Builder Training and Commitment
Connect Care stakeholders make significant investments in Clinician Builders and Clinician Builders make significant investments in special training and projects. Experience shows that a return on this investment is unlikely if builders do not commit at least a day a week to their builder role. Accordingly, prospective builders must be able to demonstrate organizational awareness of their role and credible protection of time allocated to builder activities.
The builder role should not be accommodated in a way that creates financial or career development disincentives. How this is accomplished will vary by clinician type and any existing inter-organizational agreements about how to report and credit clinical innovation work. The ideal is a contracted commitment that allows for accountability to the Connect Care initiative for the time allocated to builder activity. Details of any compensation should be reported to and approved by AHS Medical Affairs, Operational Manager, and stakeholder organizations, such as Universities or alternate practice relationship plans.
The Clinical Builder role is not only compatible with but could be a boon to a career in clinical improvement. Individuals interested in quality assurance, quality improvement, patient safety, health services assessment, health technology assessment, knowledge translation, clinical decision support, clinical innovation and clinical improvement sciences can grow valuable capacities through the Clinician Builder role. Builders can play pivotal roles in clinical research, quality improvement, clinical analytics and program evaluation projects. Persons already on a clinical improvement career pathway may find it easier to integrate builder work with other clinical and academic accountabilities. Persons not on such a pathway should explore options for up-skilling in improvement scholarship.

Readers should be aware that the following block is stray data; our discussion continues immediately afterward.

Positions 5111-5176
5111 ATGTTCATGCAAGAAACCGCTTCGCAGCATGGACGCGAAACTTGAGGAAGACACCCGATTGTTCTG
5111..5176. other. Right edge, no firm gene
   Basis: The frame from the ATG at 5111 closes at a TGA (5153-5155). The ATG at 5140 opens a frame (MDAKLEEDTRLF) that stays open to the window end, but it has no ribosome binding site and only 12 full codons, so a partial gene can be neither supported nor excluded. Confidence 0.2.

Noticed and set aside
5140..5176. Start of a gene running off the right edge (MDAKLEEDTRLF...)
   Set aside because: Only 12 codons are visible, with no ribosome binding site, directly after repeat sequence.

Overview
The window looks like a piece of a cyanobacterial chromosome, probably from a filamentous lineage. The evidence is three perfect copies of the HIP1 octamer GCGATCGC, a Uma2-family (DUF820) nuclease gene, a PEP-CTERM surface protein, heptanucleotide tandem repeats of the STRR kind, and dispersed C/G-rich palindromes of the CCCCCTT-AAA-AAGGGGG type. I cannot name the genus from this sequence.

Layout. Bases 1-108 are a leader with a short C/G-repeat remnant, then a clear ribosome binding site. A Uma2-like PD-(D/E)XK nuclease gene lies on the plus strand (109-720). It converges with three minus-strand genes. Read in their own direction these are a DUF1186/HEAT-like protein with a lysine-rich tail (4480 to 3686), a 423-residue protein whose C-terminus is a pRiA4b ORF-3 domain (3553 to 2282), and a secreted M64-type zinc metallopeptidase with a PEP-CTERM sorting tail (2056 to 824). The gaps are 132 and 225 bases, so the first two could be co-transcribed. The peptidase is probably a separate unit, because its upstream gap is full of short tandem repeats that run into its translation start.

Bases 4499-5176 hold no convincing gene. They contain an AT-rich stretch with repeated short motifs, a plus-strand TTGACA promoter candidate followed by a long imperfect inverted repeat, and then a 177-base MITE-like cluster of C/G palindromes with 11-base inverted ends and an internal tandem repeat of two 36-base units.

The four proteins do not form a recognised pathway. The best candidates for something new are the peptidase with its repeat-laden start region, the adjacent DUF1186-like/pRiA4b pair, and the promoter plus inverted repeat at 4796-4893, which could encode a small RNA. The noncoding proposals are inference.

Epic has developed specific training programs for Clinical Builders. There are different course offerings for physician builders and for clinical content builders, with current descriptions on the Epic User Web (https://training.epic.com/CourseCatalog#/?LocationID=1&ViewID=course-catalog).
In general, courses are sequential and should be completed in order. Some courses have prerequisites, detailed in course descriptions. Courses may also have project work required for course completion and certification. In most cases, individuals receive documentation needed to validate applications for CME credits.
The on-site experience is invaluable. Classes are comprised of clinicians in similar roles at large North American health science centers. Ample opportunity is provided for networking, information sharing and even for collaborating on joint projects.
Formal Clinician Builder training occurs at the Epic campus in Verona, Wisconsin. Builders are expected to complete at least two courses at the Epic campus, each requiring 3-5 days in residence. As so, the principal direct cost associated with this opportunity is related to travel and lodging. Indirect costs would involve time required to complete certification project(s), participate in the Connect Care builder community, and perform ongoing build tasks.